Assad forces’ shelling in Syria causes 5,000 civilians to flee

At least 31 people killed since start of June amid government attacks on Idlib area

About 5,000 civilians in the north-west of Syria have once again been forced to flee their homes after a new wave of government shelling targeting the contested area, a local aid agency said.

At least 31 people have died since the beginning of June as Bashar al-Assad’s forces have hit civilian infrastructure in southern Idlib province, including a hospital, displacement camp school, and a civil defence headquarters. The number of dead includes three children and a civil defence worker who was killed in an attack on the town of Qastoun on Saturday.

“We were getting ready to start our morning shift when our centre was targeted with three highly explosive missiles. I joined the White Helmets [the civil defence rescue service] in 2014, and throughout those years I’ve never witnessed such destructive missiles.

“Our colleague Dahham al-Hussein was killed, and five of our volunteers were injured, including Dahham’s brother Ahmad,” said Samer Nassar, head of the group’s Qastoun centre. “The centre was completely destroyed and we lost a lot of equipment that we use to save lives and pull people from under rubble.

“Dahham is the 290th volunteer to have been killed on duty. Our hearts break for his family and four children he leaves behind. We will continue to carry his legacy through our work.”

The rise in violence over the last three weeks is the latest violation of a ceasefire deal brokered by Turkey and Russia in March 2020, saving the area from a brutal regime offensive that forced one million people to flee north towards the Turkish border.

“People are worried enough to have to leave their homes again … they are afraid of advancing forces on the ground as well, who will seize their villages,” said Rima Hallabi, a 21-year-old student. “There is no place to go. Idlib cannot handle massive numbers of people fleeing again.”

Idlib and the surrounding countryside is mostly ruled by Hayat Tahrir al-Sham, or HTS, an Islamist group which seized control from other opposition factions in 2019. While HTS has made efforts to distance itself from its al-Qaeda origins, the group tolerates little dissent and enforces religious edicts on the people living in its territory.

After 10 years of war the area remains the last pocket of Syria outside the regime’s control other than the Kurdish-held northeast.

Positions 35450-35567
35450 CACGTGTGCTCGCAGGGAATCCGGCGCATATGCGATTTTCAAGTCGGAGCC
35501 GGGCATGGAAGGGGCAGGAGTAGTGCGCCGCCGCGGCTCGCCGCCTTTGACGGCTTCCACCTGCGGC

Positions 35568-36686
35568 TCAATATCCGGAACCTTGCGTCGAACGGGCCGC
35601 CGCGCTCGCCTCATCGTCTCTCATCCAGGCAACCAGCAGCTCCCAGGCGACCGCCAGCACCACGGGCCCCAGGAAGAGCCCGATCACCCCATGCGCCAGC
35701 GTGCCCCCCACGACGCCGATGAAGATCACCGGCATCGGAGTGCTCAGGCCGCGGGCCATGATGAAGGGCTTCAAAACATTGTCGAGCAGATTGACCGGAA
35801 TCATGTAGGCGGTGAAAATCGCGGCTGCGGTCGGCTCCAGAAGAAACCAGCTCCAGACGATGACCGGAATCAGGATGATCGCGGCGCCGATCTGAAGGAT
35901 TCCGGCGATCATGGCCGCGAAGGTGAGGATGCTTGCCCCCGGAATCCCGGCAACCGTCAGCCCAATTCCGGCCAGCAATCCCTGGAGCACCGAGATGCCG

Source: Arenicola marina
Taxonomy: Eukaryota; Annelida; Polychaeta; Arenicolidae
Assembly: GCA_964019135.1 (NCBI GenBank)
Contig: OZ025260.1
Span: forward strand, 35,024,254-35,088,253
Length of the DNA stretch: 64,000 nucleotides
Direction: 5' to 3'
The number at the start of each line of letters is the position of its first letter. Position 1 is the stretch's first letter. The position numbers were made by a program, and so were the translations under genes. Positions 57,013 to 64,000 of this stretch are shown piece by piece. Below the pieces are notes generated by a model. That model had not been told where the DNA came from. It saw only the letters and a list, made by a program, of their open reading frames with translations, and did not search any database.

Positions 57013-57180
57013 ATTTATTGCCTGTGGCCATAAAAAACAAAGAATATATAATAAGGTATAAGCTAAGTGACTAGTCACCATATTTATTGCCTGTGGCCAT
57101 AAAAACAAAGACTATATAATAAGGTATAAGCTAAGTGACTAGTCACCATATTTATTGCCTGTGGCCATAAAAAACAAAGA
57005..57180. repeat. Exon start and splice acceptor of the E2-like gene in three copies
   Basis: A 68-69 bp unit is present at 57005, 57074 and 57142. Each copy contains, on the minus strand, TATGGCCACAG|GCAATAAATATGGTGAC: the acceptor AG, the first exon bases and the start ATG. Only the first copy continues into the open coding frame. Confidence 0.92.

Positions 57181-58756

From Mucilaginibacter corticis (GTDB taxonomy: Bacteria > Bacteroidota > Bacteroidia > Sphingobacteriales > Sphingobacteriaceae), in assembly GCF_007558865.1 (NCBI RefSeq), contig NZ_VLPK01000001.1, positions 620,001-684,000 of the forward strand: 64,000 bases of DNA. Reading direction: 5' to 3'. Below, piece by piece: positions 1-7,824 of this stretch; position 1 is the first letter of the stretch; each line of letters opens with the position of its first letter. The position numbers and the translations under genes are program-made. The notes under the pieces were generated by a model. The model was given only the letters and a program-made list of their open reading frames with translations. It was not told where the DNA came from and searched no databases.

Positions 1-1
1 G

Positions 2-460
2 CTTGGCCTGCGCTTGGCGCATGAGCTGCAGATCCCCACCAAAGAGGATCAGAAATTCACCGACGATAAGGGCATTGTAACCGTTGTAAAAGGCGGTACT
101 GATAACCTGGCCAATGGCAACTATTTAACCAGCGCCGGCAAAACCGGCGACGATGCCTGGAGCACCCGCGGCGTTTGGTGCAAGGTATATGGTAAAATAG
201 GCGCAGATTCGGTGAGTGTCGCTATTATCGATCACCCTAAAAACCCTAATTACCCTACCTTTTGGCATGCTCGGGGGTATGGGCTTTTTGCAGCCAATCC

The region is home to about 3.5 million people, around three-quarters of whom fled there to escape fighting in other parts of the country. Living conditions are dire, and have worsened since last year’s collapse of the Syrian currency, which sent food prices soaring.

About 75% of the population is now dependent on aid to meet basic needs, according to UN agencies. Covid-19 has also stretched healthcare services already decimated by war: a recent International Rescue Committee report found that 59% of civilians in northwest Syria have been directly impacted by attacks on hospitals and clinics.

59% of civilians in northwest Syria have been directly impacted by an attack on health care facilities.

The new fighting has been focused on the villages of Ihsim and Barah, on the southern edge of Idlib, where dozens of artillery shells fired by Syrian government forces over the weekend killed at least nine people. According to Taher al-Omar, an opposition activist, the dead included a local HTS commander.

In return, insurgents shelled the government-held village of Joreen, killing a child, the state news agency Sana reported.

Salem Abdan, Idlib’s health director, said: “June has brought many attacks on civilian homes and buildings, putting a lot of pressure on our hospitals, which are already struggling. The increase in attacks now, combined with the [UN security council vote on cross-border aid] approaching, poses a threat that the health and relief sector could collapse completely.”

On 10 July the UN is due to vote to renew the authorisation of aid delivery to north-west Syria through the Turkish border.

Closing the last direct aid corridor would put millions of already vulnerable people in Idlib at further risk, but Russia has repeatedly threatened to use its veto power to shut down all UN cross-border aid to areas outside the Syrian government’s control, saying it must instead be coordinated through its allies in Damascus.

Russia’s foreign minister, Sergey Lavrov, reportedly hinted in remarks to UN Secretary-General Antonio Guterres this week that Moscow is planning to once again block renewing the border crossing mandate.

“The world must stand with us, and aid across the Turkish border must continue,” Abdan added. “If [Damascus] is already bombing us now, why would they allow the entry of any medicine or aid?”

Afrin, another northwest town, was also hit by violence over the weekend: two separate artillery attacks attributed to the Syrian affiliate of the Kurdistan Workers’ party (PKK) killed at least 18 people after hitting a residential neighbourhood and hospital.

Afrin was held by Kurdish forces until it was seized by the Turkish army and Turkish-backed Syrian fighters early in 2018. The Syrian Democratic Forces (SDF), the US-backed umbrella of mainly Kurdish forces fighting in Syria, said Kurdish groups were not responsible for the attacks.


Bethan McKernan Middle East correspondent

The GuardianTramp

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